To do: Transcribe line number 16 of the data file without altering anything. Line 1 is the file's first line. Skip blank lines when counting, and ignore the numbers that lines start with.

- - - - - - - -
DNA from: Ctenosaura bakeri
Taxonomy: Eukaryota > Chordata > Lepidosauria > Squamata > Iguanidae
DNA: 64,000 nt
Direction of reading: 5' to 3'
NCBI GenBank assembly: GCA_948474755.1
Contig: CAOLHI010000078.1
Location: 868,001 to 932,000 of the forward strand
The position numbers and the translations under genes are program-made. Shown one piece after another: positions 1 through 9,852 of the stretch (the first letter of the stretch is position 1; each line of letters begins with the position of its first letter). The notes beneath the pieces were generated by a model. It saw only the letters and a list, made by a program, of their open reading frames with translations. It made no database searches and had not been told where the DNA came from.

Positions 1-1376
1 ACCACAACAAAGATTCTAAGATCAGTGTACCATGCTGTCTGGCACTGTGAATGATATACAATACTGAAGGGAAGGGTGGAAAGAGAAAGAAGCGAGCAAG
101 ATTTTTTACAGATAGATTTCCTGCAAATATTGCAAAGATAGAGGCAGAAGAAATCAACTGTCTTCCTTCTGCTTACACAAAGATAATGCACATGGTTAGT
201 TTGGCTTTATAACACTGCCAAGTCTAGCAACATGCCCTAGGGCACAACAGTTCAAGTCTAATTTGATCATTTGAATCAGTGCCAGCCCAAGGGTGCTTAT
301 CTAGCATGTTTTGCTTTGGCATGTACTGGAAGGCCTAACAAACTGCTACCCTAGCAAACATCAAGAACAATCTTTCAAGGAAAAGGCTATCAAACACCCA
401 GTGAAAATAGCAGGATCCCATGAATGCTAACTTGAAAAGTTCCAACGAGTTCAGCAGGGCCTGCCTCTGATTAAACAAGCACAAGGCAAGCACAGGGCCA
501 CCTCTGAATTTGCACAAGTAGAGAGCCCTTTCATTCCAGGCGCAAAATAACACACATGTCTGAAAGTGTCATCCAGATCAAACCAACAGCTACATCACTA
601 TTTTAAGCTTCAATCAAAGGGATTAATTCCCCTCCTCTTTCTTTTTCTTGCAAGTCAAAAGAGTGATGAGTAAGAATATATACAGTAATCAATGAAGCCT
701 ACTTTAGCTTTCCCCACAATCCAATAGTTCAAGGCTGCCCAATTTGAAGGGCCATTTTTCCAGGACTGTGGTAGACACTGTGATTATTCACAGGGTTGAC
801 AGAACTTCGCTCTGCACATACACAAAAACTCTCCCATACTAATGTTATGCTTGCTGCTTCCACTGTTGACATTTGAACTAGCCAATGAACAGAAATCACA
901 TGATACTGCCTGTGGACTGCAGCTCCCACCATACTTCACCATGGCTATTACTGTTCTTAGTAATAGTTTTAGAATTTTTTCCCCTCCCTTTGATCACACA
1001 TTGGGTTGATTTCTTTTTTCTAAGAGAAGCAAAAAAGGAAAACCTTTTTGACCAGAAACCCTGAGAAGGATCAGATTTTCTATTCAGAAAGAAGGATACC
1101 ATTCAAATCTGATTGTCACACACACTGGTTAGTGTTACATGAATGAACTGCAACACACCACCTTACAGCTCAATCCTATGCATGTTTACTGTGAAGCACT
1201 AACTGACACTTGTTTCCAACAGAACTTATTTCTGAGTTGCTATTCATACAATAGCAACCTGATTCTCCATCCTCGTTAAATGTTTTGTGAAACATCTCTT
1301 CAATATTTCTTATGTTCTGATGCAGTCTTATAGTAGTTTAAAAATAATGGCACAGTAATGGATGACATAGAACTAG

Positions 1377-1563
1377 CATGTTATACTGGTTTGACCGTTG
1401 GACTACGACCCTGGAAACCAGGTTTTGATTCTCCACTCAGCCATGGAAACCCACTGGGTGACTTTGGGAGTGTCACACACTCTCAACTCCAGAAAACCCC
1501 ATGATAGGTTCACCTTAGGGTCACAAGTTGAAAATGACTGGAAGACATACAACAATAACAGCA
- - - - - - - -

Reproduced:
601 TTTTAAGCTTCAATCAAAGGGATTAATTCCCCTCCTCTTTCTTTTTCTTGCAAGTCAAAAGAGTGATGAGTAAGAATATATACAGTAATCAATGAAGCCT